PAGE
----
Evelyn Ware

The Michigan State Police in Mt. Pleasant is still looking for information in regard to a deadly house fire that happened a year ago.

January 10, 2019, marked one year since the homicide of Evelyn Louise Ware, 79. She was discovered deceased beneath the rubble of a house fire at her home at 1487 Lakola Rd, Ellsworth Township, Lake County, Michigan.

The Lake County Medical Examiner’s Office ruled Ms. Ware’s death a homicide. Detectives from the Michigan State Police (MSP) continue to investigate this case and encourage anyone with information to come forward. The information does not have to be firsthand knowledge of the crime, and any information, regardless of seeming importance, is requested. Remember, the information you possess could be the information investigators have been hoping to receive, and it could lead to a critical advancement in this case. 

There is still up to a $5,000 reward in place for anyone who contributes information that leads to an arrest in this case.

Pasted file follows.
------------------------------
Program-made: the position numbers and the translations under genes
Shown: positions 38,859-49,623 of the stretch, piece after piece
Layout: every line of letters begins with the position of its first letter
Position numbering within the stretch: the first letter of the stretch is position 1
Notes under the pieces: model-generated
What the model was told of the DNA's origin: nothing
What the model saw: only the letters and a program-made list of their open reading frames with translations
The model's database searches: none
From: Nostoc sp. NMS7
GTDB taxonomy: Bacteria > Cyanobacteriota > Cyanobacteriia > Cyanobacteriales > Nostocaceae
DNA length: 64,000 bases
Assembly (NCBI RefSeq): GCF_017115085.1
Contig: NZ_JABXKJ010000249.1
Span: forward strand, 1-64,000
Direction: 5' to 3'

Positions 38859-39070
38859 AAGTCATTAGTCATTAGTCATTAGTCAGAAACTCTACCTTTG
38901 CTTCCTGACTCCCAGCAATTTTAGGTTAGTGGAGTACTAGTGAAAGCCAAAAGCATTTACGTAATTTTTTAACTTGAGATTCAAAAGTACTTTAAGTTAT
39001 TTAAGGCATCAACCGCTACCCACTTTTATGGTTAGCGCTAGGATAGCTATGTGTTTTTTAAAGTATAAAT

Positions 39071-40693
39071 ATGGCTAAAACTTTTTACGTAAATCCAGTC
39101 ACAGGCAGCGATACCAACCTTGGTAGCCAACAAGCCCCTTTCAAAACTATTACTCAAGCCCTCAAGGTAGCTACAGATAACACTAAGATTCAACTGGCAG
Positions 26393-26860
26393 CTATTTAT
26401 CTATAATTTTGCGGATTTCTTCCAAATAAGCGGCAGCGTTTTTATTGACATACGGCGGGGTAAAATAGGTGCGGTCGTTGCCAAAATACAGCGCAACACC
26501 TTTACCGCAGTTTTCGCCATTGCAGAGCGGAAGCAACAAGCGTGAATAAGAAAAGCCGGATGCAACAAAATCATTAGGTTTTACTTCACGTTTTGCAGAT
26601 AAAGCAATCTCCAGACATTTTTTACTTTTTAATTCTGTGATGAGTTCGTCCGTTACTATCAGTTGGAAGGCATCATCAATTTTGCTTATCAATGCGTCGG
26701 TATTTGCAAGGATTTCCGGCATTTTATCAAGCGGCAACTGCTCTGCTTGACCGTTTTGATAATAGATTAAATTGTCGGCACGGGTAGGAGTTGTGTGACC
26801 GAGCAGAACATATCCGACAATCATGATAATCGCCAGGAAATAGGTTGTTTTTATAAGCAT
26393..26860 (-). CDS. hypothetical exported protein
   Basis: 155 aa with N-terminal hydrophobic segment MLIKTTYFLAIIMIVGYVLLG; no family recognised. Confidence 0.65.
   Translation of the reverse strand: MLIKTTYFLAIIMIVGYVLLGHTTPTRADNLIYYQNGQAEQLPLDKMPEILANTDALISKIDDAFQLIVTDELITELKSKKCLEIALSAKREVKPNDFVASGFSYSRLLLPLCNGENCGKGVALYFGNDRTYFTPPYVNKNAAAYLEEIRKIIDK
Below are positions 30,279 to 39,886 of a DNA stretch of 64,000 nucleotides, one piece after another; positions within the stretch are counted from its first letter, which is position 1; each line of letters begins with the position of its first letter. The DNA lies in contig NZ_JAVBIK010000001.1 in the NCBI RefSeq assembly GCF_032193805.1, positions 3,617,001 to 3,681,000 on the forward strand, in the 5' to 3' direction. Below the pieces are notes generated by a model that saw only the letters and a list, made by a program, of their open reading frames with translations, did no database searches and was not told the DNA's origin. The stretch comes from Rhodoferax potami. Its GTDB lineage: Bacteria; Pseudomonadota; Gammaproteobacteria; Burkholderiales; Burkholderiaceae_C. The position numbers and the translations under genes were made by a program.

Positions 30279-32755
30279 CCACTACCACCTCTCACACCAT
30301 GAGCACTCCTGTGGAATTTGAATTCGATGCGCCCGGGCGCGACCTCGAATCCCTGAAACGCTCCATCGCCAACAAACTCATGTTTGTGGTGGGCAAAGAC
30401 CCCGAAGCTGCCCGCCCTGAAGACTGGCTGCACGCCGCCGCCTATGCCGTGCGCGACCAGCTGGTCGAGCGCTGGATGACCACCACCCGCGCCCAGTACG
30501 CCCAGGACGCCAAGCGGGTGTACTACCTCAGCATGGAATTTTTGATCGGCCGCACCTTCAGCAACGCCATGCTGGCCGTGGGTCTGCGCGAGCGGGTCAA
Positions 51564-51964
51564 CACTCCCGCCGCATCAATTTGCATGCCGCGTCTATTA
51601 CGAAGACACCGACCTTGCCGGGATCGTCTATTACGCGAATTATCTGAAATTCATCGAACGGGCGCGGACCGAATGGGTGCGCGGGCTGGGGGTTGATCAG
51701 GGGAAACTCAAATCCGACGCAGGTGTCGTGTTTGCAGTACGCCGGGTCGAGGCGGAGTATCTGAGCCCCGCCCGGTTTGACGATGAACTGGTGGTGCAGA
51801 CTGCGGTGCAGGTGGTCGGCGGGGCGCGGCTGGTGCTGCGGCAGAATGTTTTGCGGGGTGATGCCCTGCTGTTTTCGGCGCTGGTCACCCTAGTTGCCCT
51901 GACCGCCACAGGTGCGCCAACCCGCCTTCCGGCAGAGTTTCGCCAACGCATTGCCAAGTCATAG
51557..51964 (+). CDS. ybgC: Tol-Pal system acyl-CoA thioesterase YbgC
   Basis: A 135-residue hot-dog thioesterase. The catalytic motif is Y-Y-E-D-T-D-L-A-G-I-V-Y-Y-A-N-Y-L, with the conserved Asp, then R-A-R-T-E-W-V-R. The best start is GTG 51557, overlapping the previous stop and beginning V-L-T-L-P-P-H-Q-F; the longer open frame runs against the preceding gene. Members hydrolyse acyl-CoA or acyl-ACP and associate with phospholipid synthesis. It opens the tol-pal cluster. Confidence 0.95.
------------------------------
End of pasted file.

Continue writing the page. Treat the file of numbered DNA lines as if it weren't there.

There are several ways to submit information. Tipsters can contact the MSP Mt. Pleasant Post at 989-773-5951. They can also contact the Cadillac Area Silent Observer at 231-779-9215 or 1-800-528-8234.  Tips can also be submitted through www.P3tips.com.

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January is National Radon Action Month

Test your home and protect your family

The Michigan Department of Environmental Quality (DEQ) is reminding homeowners that January is National Radon Action Month. This is an opportunity for all Michiganders to take steps towards protecting themselves and their families.

One in every four Michigan homes is expected to have radon levels that exceed the recommended federal action level. Radon is a naturally occurring radioactive gas that that cannot be seen, smelled, or tasted. It’s estimated that radon causes more than 21,000 lung cancer deaths each year in the United States, with more than 600 of those occurring in Michigan. In-house testing is the only way to know if residents of the home are at risk.